The number of young people and teenagers reporting vapes regularly increased by 900 percent between 2011 and 2015, according to the Surgeon General's office.
Last year, Juul had to remove almost all of his social media and was asked to handle documents that his marketing practice disclosed to the FDA after accusing them of appealing to young people with their advertising
Last year, Juul had to remove almost all of his social media and was asked to handle documents that made his marketing practice known to the FDA.
Meanwhile, the Centers for Disease Control and Prevention are currently investigating 200 possible cases of lung disease that can be linked to the use of e-cigarettes.
Juul's CEO acknowledged that the series of diseases reported in 30 states was "worrying" & # 39; but said he does not yet believe that Juul's products are to blame.
He defended his product and said that Juul is working with the Centers for Disease Control and Prevention to investigate the wave of diseases.
& # 39; If there was any indication that there was a negative health condition with regard to our product, I think we would take action quickly, & # 39; Burns said.
& # 39; We have a product that is legal today, has been tested for toxicity and does not present any risk based on the guidelines of this category for the American public.
& # 39; I cannot imagine that we had the data to support that we are selling a product that is harmful to the American public and we had that data, that we would continue to sell that product. & # 39;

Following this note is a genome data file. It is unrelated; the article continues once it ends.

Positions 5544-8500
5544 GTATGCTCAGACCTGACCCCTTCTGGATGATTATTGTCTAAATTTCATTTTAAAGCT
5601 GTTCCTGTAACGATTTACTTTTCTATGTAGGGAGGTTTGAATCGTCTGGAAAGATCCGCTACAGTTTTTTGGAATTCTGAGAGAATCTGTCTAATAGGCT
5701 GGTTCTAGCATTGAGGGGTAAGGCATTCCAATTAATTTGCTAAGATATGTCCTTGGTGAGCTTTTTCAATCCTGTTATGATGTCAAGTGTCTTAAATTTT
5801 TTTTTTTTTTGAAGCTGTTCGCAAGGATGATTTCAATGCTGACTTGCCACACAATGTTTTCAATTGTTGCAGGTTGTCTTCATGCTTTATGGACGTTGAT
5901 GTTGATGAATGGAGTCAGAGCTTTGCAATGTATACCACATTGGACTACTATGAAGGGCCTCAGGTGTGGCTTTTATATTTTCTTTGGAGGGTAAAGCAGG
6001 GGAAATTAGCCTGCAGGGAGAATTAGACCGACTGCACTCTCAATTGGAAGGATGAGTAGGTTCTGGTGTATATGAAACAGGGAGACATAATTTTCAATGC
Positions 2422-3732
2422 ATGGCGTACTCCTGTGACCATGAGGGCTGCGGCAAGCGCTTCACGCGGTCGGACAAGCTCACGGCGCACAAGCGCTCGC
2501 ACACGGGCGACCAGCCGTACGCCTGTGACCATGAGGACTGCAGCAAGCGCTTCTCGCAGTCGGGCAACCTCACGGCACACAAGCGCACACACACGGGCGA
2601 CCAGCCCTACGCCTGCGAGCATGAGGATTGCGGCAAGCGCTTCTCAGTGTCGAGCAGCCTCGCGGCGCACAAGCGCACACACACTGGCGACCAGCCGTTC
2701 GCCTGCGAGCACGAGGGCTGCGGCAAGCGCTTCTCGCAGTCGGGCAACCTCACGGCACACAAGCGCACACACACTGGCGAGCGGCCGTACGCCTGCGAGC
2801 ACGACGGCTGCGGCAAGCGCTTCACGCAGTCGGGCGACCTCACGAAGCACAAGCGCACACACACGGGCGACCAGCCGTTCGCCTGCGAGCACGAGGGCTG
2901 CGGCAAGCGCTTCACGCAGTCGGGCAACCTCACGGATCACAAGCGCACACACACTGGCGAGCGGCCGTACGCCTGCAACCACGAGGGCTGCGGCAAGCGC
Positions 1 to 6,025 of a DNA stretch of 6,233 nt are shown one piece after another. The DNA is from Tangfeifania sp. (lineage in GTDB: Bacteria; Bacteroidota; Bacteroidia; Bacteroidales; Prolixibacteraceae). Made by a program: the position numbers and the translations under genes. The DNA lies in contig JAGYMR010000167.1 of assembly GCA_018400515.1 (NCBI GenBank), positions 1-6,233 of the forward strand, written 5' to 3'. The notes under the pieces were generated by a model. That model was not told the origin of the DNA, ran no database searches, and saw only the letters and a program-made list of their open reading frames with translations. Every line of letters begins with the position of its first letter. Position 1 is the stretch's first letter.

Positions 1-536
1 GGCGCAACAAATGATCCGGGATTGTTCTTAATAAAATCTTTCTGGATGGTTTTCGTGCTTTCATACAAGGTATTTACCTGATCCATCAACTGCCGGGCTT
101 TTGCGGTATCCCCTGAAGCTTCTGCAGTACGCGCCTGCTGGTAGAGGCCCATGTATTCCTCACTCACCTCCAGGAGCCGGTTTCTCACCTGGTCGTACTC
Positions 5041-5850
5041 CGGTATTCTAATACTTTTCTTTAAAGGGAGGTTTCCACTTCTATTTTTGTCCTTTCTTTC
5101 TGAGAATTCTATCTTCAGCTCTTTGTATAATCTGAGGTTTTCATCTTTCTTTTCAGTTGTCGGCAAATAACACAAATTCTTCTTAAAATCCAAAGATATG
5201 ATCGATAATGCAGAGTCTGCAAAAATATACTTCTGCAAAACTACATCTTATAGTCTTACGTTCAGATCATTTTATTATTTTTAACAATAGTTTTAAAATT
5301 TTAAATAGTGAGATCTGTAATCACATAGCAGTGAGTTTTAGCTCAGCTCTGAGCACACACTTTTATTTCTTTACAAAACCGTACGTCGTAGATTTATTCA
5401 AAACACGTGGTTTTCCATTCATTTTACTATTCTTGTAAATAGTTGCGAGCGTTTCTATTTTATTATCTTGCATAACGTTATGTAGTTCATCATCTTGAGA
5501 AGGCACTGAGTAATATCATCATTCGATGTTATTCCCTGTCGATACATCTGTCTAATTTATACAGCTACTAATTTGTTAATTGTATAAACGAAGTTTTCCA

What is an e-cigarette and how does it differ from smoking tobacco?
An electronic cigarette (e-cigarette) is a device that allows users to inhale nicotine by heating a vapor from a solution containing nicotine, propylene and flavorings.
Because there is no burning, there is no smoke like a traditional cigarette.
But although they are branded as a lower risk than cigarettes, an increasing stream of investigations shows health hazards.
E-cigarettes do not produce tar or carbon monoxide, but the vapor does contain some harmful chemicals.
Nicotine is the highly addictive chemical that makes it difficult for smokers to quit.
Nearly three million people in the UK use e-cigarettes and more than nine million Americans.
1. Standard e-cigarette
Battery-powered device containing nicotine e-liquid.
It evaporates flavored nicotine liquid.
Very similar to normal e-cigarettes, but with a slimmer design and a higher concentration of nicotine.
Thanks to the & # 39; nicotine salts & # 39; manufacturers claim that one pod delivers the amount of nicotine as a pack of cigarettes.
It consists of an e-cigarette (battery and temperature control) and a pod e-liquid that is introduced at the end.
The liquid contains nicotine, chemicals and flavorings.
Like other evaporation devices, it evaporates the e-liquid.
3. IQOS by Philip Morris
Pen-shaped, charged like an iPod.
It is known as a & # 39; heat not burn & # 39; smokeless device that heats but does not burn tobacco (at 350 ° C compared to 600 ° C as normal cigarettes do).
The company claims that this method reduces the exposure of users to carcinogenic burning tobacco.